Creating Highly Reliable Hospitals

“If I bring my daughter to your hospital, I expect three things: don’t hurt her, heal her and be nice to her. If you hurt her, I don’t care that you eventually healed her and that you were nice to her,” Kerry Johnson told members of the South Carolina health care community at the 4th Annual South Carolina Patient Safety Symposium. “I’m not satisfied with our experience.” Exceptional care must include safety, along with quality and satisfaction. Unfortunately, in the past, hospitals have put more emphasis on healing and being nice than on preventing harm, he said. Safety isn’t just a priority. It has to be a core value on which other decisions are based.

As Kerry Johnson stepped to the podium in Columbia, emergency efforts were underway at the Fukushima Daiichi nuclear power plant in Japan to cool three malfunctioning nuclear reactors and prevent a catastrophic meltdown. The challenge, of course, was created by the earthquake, recorded as 9.0 on the Richter scale, and related tsunami that had devastated parts of Japan just days before.
An engineer who spent his early career helping make nuclear plants and nuclear submarines safer, Johnson acknowledged the headlines while explaining that despite the current situation, nuclear energy has become a highly reliable industry. That means it has systems that prevent the vast majority of possible catastrophes despite a risky and complex environment where accidents can be expected to occur. Other highly reliable industries include aviation and strategic defense systems.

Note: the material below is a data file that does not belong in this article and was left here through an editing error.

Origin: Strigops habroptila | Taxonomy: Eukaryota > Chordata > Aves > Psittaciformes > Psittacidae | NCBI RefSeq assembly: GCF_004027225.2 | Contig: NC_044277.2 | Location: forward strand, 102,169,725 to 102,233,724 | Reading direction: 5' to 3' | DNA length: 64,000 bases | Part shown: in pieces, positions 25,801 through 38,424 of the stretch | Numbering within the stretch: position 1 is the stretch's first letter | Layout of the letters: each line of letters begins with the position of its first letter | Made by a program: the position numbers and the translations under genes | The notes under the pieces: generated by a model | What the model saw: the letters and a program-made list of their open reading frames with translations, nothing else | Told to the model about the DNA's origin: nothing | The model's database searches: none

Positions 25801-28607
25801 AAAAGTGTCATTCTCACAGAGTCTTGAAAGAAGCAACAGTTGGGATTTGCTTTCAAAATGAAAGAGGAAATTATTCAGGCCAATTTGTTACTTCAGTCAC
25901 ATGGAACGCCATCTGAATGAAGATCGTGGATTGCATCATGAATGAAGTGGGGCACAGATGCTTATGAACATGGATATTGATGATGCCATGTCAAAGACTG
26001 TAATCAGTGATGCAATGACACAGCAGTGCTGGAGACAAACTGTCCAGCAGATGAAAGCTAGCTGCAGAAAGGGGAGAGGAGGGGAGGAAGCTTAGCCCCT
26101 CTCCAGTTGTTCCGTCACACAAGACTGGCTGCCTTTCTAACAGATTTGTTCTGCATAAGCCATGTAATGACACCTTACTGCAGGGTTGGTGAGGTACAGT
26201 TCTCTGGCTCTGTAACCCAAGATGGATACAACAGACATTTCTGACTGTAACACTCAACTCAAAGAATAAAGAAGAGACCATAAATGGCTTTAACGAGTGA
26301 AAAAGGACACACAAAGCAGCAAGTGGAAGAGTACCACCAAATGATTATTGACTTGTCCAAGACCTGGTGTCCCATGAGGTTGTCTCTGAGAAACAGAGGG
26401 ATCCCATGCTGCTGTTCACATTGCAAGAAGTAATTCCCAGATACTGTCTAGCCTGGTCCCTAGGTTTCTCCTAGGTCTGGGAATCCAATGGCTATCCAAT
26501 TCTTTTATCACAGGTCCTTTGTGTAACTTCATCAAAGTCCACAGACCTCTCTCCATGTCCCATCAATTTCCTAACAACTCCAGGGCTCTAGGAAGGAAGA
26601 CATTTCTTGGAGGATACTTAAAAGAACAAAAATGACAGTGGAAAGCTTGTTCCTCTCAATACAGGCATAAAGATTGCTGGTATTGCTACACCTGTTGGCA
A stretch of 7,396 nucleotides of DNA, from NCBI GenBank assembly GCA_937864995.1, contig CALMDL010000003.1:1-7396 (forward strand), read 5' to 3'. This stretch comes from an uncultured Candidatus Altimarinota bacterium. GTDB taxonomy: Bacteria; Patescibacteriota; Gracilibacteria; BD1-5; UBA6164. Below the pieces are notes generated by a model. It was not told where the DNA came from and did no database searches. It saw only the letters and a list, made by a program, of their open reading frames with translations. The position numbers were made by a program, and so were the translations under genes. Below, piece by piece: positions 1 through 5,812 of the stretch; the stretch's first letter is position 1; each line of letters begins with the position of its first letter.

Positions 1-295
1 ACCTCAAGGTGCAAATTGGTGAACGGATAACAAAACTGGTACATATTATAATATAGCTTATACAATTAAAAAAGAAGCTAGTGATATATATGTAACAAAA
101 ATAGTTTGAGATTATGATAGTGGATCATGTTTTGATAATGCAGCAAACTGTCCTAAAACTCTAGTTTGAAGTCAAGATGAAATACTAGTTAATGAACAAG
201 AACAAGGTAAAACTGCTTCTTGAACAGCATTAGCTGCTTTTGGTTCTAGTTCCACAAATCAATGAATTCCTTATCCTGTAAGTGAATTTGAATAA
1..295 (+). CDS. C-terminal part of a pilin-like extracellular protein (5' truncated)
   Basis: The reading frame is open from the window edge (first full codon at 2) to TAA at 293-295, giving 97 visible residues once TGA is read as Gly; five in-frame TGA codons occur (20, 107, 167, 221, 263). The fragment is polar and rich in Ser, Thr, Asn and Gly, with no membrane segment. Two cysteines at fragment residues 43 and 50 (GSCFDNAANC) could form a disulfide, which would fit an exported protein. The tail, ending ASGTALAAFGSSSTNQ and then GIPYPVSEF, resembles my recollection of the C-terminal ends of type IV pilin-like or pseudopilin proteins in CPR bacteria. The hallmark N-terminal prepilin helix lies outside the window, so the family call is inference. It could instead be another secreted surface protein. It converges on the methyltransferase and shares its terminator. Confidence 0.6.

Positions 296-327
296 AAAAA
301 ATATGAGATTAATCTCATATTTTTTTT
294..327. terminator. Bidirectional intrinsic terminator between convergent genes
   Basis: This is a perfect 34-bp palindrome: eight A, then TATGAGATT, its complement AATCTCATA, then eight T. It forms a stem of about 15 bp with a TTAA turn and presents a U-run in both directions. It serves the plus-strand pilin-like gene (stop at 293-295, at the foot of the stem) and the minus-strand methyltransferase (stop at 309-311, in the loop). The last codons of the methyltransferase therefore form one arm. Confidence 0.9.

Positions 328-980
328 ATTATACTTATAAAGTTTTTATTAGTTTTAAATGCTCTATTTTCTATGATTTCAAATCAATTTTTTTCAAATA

Health care, however, has lagged behind. In fact, Johnson pointed out, serious safety events occur in hospitals 55 times more often than in nuclear power plants. “Health care is high risk, more dangerous than mountain climbing or working on an oil rig in the Gulf of Mexico,” he explained.

The key to becoming a highly reliable organization or industry is an intrinsic commitment throughout the organization to meet performance expectations. It’s about choosing the right people and shaping a culture that creates safety. Reliable organizations have reliable standards, expect a certain behavior from employees and design their systems so it’s easy to do the right thing and hard to do the wrong thing.

Johnson described safety as a dynamic non-event where everyone has a role in creating and maintaining it. Workers consistently follow the procedures developed, are responsible not only for themselves but for the people around them and feel compelled to speak up when they see something that doesn’t look quite right. Highly reliable organizations are characterized by an obsession with failure. The people employed by the organization are constantly thinking about what can go wrong and how to prevent it. They operate with remarkable consistency and effectiveness and investigate not only when an error occurs but also when any behavior that could have led to an error occurs. Investigations are for the purpose of learning, not punishing.

The good news is that safety is a science, and very high levels of safety can be achieved by employing high reliability principles. Using nuclear powered submarines as an example, Johnson said after 5,500 cumulative years of nuclear reactor operations and 127 million miles submerged (which equals 265 round trips to the moon), they have had zero reactor accidents. Plus they are operated by 20 year olds.

Johnson has now turned his attention to bringing the science of safety to hospitals. Applying these principals to 280 hospitals, including some in South Carolina, he has seen an 80 to 90 percent reduction in errors.

Is it possible to get to zero serious harm events? There is always the possibility of human error, but we can always work toward that goal. “The journey to zero is the only acceptable goal,” Johnson said.

05-18-2011 10:34 (EDT)